Windows 10 Migrations

February 9, 2017

Windows 10 – Do You Know What You Need To Know?

Here’s what we’ve learned since last year when Microsoft launched Windows 10: Don’t. Stall. Just don’t do it, okay? With Microsoft’s push to more fully integrate the new OS with the MS Azure-powered cloud, there are migration considerations that require your attention and planning. We absolutely understand that with this shift to the cloud comes privacy and security concerns that are present on an even more meaningful level than in years past. The thing is though – Windows 10 will soon become a necessity to maintain security and support. Windows 7 is already falling behind on those fronts, and Microsoft announced this week that as of January 14th, 2020, all support for Windows 7 will end. Currently the old OS is on extended support, which is pretty bare bones. All support being pulled will mean that still running Windows 7, or being caught mid-migration when it ends, will leave your enterprise very vulnerable. The thought of the migration to Windows 10 comes with considerations that, reasonably, could make it seem like a good thing to put off. We get that. So, we’re here to provide some clarity for you about the significant changes. Once the mystery is gone you’ll see that with the proper planning and implementation this is a positive move.

Let’s run through some key parts that aren’t changing. Familiar territory is a great place to start, right? An important consideration is that there are no major hardware changes required between Windows 8 to Windows 10. This is a big money saver. Next, the security requirements for device integrity aren’t changing as it relates to Secure Boost. You’ll still need UEFI Version2.3.1 Annex B, and TPM Version 1.2. The goal of Microsoft with Windows 10 was to add new features to Windows 8, and improve significantly on the features that were already popular and working well.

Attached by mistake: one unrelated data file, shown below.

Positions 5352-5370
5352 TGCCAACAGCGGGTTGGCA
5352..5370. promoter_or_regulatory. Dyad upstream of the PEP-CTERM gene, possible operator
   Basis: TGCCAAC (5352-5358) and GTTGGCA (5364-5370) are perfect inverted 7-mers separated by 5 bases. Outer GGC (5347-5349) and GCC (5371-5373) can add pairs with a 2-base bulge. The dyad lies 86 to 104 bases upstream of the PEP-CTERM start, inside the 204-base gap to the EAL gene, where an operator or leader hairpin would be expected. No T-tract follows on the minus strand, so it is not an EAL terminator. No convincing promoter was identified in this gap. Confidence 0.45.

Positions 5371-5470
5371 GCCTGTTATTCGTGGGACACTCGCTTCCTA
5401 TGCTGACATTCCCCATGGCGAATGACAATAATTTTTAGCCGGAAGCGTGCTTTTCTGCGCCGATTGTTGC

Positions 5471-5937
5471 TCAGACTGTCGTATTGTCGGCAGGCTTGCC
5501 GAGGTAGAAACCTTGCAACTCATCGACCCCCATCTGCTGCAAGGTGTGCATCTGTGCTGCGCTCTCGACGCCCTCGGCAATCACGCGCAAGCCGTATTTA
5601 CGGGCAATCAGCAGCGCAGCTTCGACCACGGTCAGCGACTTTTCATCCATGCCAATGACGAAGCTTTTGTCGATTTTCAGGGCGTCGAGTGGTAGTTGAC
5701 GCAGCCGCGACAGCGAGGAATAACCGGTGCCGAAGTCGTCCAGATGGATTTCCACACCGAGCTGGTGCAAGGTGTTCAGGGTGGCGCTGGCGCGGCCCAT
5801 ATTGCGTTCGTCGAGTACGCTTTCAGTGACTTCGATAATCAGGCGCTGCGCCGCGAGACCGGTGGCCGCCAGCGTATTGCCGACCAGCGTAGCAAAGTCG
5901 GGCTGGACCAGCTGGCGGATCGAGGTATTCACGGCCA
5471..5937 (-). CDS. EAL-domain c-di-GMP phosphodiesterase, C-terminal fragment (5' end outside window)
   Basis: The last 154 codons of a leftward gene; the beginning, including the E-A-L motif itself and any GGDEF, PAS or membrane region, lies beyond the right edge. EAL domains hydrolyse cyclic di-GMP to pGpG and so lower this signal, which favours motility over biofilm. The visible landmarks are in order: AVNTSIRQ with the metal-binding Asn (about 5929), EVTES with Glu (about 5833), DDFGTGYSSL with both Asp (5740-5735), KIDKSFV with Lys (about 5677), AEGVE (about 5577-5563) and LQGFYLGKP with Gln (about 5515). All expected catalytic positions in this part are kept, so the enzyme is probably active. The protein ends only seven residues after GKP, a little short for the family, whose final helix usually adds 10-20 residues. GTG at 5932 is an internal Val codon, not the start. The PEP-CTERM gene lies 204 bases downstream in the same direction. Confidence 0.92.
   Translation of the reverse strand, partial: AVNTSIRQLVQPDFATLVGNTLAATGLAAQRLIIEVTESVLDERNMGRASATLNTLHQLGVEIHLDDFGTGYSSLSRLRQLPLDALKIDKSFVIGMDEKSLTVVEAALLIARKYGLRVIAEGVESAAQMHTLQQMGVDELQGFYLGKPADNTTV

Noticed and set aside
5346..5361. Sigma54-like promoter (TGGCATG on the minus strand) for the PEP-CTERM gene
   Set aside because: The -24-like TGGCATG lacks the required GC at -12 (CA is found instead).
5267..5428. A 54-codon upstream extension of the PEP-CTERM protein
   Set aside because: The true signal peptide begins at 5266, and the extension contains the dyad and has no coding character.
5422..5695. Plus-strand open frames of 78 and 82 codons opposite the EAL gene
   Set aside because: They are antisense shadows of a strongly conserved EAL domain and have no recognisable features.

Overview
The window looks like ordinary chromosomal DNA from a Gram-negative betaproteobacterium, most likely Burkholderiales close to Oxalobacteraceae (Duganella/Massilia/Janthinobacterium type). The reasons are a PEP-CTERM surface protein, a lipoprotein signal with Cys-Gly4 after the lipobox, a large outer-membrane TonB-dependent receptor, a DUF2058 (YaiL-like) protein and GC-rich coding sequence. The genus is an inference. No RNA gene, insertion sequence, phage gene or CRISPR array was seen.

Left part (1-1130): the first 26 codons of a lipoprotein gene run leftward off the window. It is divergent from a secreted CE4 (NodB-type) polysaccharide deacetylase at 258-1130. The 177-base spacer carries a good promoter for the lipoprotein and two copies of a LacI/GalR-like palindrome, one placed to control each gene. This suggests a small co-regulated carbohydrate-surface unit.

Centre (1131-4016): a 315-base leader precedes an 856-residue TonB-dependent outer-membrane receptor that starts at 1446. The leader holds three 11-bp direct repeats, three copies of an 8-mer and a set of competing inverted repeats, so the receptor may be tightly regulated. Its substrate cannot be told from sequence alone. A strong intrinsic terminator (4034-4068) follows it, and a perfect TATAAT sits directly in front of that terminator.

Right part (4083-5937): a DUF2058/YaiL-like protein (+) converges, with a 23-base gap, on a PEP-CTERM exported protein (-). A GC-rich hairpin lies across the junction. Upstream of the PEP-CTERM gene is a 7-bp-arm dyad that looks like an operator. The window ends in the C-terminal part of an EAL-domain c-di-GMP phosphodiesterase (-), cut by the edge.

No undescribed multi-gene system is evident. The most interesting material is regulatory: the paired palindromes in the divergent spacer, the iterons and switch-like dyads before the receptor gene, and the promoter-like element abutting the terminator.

Of the thousands of modifications MS made to Windows 10, there are some standouts as far as enterprises are concerned. Those include (but are definitely not limited to): Windows Update for Business, Windows Defender, and BitLocker. These are the ones we’ll be briefly going over in this article, following articles will go more in depth on other features as well.

Windows Update for Business (WUfB): updates will automatically install weekly, and are only OS patches, so there won’t be any feature changes. Upgrades will happen 2-3 times per year, and will likely include new functions and visible changes. MS Update for Business also functions as a catalogue and back end repository for Windows Server Update – allowing central management of MS patches to devices on your domain. System administrators can control how and when the updates are applied throughout the enterprise, and depending on the type of update, defer and stagger deployment for certain amounts of time.

BitLocker: Mainly, full disk encryption remains as an enterprise feature, and several of the changes made to BitLocker in Windows 10 support that functionality for enterprises: MS has now made management of Device Encrypt simpler by making it available on Azure Active Directory, policies are now in place to block access to computer ports that use Direct Memory access, and one of the newer builds includes an algorithm to boost protection from attacks on plaintext.

Windows Defender: Since Windows Server 2012, MS has bundled Windows Defender in. While this isn’t a brand new change, it’s still worth mentioning as it will be a noticeable difference if you’re migrating from Windows Server 2008 R2. For both Windows 10 and Windows Server 2016, Defender can be managed through several interfaces including OMA Device Management, PowerShell, WM/V2, Group Policy, and the command line interface. The big opportunity with this is that it lets enterprises to customize in-house management reporting solutions.

There are a ton of features to be considered in Windows 10, but hopefully the overview information we’ve included here gets you thinking about how best to implement Windows 10 in your organization. Keep an eye out for more articles to come that will go in-depth on your biggest questions!

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